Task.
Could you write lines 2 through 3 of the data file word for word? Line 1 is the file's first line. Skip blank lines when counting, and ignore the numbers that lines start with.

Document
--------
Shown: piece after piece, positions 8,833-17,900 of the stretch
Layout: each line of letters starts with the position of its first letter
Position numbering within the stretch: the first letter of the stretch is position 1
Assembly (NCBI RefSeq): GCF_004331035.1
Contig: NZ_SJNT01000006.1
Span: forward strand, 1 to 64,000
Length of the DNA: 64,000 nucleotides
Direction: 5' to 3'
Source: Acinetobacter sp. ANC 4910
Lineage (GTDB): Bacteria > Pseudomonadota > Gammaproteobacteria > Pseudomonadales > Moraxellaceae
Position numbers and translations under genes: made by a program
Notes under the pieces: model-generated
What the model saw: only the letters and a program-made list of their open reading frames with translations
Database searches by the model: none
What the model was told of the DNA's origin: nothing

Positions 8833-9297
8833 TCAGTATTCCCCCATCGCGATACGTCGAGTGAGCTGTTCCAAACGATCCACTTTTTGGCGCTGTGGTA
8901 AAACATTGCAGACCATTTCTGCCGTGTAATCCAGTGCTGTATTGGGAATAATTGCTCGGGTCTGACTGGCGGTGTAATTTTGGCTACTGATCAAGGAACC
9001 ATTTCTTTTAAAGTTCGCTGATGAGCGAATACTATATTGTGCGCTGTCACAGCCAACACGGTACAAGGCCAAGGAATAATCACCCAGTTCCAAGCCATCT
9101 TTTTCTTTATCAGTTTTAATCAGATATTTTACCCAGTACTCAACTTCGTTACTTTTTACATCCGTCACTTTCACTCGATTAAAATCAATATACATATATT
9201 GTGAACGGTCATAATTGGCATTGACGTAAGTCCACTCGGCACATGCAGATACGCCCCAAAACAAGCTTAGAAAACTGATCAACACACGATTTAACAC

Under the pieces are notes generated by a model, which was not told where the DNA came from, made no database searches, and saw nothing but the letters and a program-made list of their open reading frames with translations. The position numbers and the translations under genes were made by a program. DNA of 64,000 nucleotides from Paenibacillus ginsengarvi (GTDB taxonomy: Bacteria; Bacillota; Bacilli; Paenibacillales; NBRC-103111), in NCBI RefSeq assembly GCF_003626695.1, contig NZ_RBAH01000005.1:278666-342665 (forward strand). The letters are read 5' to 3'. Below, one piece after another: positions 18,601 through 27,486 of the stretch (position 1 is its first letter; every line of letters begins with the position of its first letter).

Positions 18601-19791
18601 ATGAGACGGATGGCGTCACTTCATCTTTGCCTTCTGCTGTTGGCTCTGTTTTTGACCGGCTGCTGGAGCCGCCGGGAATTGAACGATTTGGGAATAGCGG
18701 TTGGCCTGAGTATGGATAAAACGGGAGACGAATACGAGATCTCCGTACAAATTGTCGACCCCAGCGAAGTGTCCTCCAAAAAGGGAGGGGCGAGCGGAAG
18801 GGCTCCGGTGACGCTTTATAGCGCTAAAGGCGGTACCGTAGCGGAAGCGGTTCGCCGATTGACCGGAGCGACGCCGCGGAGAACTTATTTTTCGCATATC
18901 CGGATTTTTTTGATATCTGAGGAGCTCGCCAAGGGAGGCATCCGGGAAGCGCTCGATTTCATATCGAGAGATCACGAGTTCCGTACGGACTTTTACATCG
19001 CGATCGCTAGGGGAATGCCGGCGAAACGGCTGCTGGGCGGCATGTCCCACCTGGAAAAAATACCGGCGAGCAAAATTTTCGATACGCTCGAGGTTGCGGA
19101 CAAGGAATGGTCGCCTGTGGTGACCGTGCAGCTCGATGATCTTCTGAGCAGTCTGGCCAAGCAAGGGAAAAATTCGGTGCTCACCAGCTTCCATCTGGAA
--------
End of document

Layout: each line of letters starts with the position of its first letter
Position numbering within the stretch: the first letter of the stretch is position 1